Elections board votes 4-0 not to let Ford run

State Senate candidate off Nov. ballot

  • n6ford-2


    Buy This Image

  • Jack Ford, left, answers questions from Lucas County’s hearing attorney J. Corey Colombo, right. At center is Mr. Ford’s attorney John J. Kulewicz.
    Jack Ford, left, answers questions from Lucas County’s hearing attorney J. Corey Colombo, right. At center is Mr. Ford’s attorney John J. Kulewicz.

    The Lucas County Board of Elections on Thursday removed Toledo Councilman Jack Ford as a candidate for state Senate in the November election.

    In a 4-0 vote, the board upheld the challenge from Democratic Chairman Steven Steel, who sought to have Mr. Ford disqualified as an independent candidate because he had voted a Democratic ballot in the May 6 primary.

    The decision was made after the board heard testimony from Mr. Ford and Mr. Steel and arguments from their attorneys.

    Board members voted after meeting in executive session for about 10 minutes.

    The rejection of Mr. Ford from the ballot means that Democratic incumbent state Sen. Edna Brown will face Republican nominee Ernest McCarthy on Nov. 4 for the Senate District 11 seat.

    Board member Peter Handwork said the decision to uphold Mr. Steel’s challenge is based on a 2006 federal appeals court case and a subsequent Ohio secretary of state directive to all boards of elections that addressed the court ruling.

    The court case cited by Mr. Handwork involved similar factors in the challenge before the board of elections. In Franklin County, Charles Morrison had voted a Republican ballot after he filed to run as an independent candidate for Congress. The court upheld the decision in Franklin County to decertify the candidate.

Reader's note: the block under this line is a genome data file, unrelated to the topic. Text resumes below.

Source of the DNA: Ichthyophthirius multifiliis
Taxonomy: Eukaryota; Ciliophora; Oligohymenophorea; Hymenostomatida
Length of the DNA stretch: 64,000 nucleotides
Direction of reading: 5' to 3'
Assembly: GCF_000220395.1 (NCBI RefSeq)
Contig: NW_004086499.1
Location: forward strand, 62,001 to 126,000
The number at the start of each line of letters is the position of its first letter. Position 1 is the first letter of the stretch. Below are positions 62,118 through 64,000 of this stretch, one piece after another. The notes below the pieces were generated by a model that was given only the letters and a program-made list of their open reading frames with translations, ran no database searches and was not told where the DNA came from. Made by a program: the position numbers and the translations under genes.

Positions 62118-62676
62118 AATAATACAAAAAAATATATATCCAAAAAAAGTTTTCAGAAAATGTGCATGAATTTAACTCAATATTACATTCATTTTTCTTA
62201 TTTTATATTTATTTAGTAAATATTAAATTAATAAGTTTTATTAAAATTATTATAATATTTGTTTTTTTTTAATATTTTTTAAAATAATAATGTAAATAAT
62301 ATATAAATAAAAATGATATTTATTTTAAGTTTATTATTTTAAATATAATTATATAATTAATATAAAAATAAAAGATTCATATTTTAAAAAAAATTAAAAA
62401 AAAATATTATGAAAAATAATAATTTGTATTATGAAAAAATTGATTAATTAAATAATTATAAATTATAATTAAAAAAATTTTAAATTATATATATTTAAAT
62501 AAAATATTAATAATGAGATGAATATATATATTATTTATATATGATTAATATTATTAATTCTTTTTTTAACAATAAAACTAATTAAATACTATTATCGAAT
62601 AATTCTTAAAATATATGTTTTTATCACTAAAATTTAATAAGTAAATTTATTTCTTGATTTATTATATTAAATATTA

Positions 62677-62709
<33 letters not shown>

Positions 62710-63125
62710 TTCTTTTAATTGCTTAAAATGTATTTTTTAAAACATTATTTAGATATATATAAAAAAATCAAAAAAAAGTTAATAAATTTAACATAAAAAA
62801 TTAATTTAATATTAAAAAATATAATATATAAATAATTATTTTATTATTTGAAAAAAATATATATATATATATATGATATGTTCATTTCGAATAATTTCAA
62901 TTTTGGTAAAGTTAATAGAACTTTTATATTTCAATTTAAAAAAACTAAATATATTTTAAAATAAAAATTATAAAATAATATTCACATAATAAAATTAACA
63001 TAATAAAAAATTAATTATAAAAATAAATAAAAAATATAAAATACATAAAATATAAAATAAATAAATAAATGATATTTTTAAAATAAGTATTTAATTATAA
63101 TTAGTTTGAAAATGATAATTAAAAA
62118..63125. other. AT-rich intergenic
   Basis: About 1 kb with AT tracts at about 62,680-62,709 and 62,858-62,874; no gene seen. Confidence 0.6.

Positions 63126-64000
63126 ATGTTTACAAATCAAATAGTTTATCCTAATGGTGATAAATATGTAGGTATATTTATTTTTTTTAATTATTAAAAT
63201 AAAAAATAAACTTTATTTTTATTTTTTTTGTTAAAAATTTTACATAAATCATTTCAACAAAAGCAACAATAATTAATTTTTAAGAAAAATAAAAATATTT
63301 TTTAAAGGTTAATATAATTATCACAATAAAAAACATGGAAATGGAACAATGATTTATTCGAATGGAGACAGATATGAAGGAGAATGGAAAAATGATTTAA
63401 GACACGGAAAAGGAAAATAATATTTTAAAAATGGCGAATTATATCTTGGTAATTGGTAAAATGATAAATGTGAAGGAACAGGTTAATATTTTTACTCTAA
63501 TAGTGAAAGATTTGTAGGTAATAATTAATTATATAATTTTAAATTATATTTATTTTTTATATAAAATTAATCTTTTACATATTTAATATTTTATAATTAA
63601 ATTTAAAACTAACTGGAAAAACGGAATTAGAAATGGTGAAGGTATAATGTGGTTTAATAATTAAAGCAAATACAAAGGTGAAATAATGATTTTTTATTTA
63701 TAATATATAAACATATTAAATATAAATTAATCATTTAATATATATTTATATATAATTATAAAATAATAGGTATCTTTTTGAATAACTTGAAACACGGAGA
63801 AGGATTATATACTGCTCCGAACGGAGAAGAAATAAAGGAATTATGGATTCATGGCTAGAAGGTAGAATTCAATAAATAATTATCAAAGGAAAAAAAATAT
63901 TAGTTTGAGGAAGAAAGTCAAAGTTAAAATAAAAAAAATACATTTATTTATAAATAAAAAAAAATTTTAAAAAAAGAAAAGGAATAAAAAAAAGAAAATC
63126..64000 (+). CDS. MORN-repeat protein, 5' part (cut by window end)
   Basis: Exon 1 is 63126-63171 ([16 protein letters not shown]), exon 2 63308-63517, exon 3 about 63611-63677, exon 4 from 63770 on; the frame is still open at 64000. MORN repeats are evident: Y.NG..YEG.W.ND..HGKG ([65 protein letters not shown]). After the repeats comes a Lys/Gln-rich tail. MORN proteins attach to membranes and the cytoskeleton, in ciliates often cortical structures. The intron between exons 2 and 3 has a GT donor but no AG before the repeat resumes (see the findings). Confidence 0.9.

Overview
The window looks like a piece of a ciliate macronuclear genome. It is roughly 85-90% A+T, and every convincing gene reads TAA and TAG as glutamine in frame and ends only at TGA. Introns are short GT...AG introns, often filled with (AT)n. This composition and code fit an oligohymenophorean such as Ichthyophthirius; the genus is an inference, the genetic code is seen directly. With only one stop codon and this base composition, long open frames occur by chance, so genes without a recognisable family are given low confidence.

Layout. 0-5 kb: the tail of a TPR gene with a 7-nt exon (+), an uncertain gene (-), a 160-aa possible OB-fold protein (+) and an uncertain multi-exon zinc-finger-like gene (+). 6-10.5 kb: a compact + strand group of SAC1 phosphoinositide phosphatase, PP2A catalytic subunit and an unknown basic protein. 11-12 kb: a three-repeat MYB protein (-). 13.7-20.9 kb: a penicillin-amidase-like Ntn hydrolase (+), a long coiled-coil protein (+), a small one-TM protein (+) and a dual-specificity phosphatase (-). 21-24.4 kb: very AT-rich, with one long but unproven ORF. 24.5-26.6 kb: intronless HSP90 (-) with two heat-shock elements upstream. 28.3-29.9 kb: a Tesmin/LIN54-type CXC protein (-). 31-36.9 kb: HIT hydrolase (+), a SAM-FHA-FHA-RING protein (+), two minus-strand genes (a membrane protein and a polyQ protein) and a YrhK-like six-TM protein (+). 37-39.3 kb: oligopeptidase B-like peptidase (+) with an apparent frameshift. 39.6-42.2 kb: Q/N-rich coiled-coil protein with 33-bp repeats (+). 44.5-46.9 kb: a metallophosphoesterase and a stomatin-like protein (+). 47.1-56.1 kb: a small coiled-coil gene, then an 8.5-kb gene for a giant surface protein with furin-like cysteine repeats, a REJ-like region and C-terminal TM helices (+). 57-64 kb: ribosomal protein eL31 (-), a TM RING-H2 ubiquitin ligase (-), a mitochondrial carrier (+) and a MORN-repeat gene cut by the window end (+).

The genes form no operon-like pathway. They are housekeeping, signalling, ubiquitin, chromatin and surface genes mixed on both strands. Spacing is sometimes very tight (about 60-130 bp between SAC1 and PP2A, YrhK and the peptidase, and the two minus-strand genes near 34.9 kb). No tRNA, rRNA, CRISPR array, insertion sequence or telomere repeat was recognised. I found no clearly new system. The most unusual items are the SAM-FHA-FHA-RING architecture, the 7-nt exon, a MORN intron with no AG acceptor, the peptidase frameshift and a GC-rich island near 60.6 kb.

“We also want to stress and point out and make perfectly clear that, we as a board, do no believe in any regard that Mr. Ford was acting in bad faith,” Mr. Handwork said before the vote was taken.


    Mr. Steel said he believed the board made the correct decision by following the state statute and the U.S. 6th Circuit of Appeals ruling in the Morrison case.

    “That is why I filed the protest. I thought it was clear. You can’t be independent one day and [a] Democrat the next. It is as simple as that,” he said.

    Mr. Ford said that he respects the decision by the board but he said he planned to discuss the possibility of appealing by filing a writ of mandamus with the Ohio Supreme Court or the 6th Circuit Court of Appeals.

    “I am disappointed. We had our day in court. They have made their decision, and we will have to live with it,” he said.

    Mr. McCarthy said he had been looking forward to running against both Mr. Ford and Senator Brown.

    “I think the decision was wrong. I think they should leave it up to the people to elect who they want,” he said.

    Ms. Brown could not be reached for comment.

    The fatal flaw in Mr. Ford’s candidacy for state senate came down to the vote he cast in the primary on May 6, the day after he filed petitions to run as an independent.

    When questioned by J. Corey Colombo, the attorney for Mr. Steel, Mr. Ford said he was given the ballot with Democratic candidates, but he thought he had requested an issues-only ballot.

    He said he used the ballot despite recognizing the names of Democratic candidates on it.

    From 1995 to 2001, Mr. Ford was a state legislator and was elected Toledo mayor in 2001 when he was the endorsed Democratic candidate.

    Mr. Ford testified that he had voted the Democratic ballot for primaries in 2006, 2008, 2010, and 2012.

    However, he said he left the party in 2005 after he failed to receive the Democratic endorsement in his re-election bid for mayor, and believed that he has only been at Democratic headquarters once in the last 10 years.

    He said he didn’t seek the Democratic endorsement for Toledo school board in 2007 and Toledo City Council in 2013.

    However, he said he used the word “Democrat” on his campaign signs for last year’s council election because he had not made the “final break” from the party.

    Contact Mark Reiter at: or 419-724-6199.